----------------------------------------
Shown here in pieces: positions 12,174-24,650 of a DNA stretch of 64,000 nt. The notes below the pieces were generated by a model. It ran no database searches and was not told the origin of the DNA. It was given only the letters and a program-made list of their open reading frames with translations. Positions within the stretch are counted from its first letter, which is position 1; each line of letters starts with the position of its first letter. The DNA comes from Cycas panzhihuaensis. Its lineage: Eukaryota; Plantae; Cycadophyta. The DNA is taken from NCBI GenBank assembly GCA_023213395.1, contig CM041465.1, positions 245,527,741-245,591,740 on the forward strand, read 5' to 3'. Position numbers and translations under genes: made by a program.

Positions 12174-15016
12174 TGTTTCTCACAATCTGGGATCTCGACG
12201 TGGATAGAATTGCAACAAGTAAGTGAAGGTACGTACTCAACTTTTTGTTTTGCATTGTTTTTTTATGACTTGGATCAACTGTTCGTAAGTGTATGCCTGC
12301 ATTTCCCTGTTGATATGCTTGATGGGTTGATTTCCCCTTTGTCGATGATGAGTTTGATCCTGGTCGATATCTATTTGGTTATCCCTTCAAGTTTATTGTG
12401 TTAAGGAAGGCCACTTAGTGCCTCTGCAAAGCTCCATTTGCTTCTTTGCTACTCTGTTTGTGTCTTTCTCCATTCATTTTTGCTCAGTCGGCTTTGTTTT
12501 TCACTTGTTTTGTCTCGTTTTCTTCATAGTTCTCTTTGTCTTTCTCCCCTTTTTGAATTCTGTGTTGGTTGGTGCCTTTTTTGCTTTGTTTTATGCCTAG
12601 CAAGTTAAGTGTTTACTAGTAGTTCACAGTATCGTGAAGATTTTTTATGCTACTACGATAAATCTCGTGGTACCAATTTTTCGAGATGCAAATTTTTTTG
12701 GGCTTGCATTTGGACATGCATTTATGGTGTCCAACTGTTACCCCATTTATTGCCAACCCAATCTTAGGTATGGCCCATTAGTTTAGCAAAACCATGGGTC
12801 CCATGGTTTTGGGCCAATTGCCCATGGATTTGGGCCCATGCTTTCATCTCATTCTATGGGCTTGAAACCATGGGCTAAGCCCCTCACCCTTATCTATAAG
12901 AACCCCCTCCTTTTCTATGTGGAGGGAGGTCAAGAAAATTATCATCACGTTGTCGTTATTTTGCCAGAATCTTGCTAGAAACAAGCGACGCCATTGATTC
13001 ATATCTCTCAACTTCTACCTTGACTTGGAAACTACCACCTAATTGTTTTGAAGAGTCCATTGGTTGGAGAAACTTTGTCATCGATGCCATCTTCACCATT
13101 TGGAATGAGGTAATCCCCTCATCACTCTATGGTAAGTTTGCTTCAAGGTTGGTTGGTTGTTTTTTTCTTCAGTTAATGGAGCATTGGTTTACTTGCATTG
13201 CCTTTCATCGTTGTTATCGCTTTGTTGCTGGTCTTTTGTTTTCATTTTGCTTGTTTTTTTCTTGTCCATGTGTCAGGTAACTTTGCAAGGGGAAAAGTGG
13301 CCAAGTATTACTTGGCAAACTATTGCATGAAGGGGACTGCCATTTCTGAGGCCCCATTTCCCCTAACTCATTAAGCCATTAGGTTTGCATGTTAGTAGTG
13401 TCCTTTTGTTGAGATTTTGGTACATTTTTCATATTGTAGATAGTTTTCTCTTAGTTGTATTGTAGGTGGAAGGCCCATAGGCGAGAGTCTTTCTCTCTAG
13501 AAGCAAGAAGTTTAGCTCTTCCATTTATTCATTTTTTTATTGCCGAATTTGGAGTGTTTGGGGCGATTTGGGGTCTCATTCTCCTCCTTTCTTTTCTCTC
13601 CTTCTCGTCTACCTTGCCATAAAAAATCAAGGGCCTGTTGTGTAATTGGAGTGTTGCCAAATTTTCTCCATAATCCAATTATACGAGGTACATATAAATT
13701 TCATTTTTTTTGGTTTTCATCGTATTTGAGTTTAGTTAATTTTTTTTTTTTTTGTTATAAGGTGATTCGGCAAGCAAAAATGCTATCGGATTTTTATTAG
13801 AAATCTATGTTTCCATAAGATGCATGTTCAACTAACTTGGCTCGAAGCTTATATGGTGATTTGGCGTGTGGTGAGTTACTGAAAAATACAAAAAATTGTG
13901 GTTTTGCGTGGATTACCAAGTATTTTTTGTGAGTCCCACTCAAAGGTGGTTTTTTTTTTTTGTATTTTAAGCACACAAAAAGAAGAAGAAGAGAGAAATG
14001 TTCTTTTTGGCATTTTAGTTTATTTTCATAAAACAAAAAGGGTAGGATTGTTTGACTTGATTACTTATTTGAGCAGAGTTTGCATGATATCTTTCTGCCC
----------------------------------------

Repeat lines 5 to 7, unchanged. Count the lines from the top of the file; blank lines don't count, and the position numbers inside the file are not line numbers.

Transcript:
12301 ATTTCCCTGTTGATATGCTTGATGGGTTGATTTCCCCTTTGTCGATGATGAGTTTGATCCTGGTCGATATCTATTTGGTTATCCCTTCAAGTTTATTGTG
12401 TTAAGGAAGGCCACTTAGTGCCTCTGCAAAGCTCCATTTGCTTCTTTGCTACTCTGTTTGTGTCTTTCTCCATTCATTTTTGCTCAGTCGGCTTTGTTTT
12501 TCACTTGTTTTGTCTCGTTTTCTTCATAGTTCTCTTTGTCTTTCTCCCCTTTTTGAATTCTGTGTTGGTTGGTGCCTTTTTTGCTTTGTTTTATGCCTAG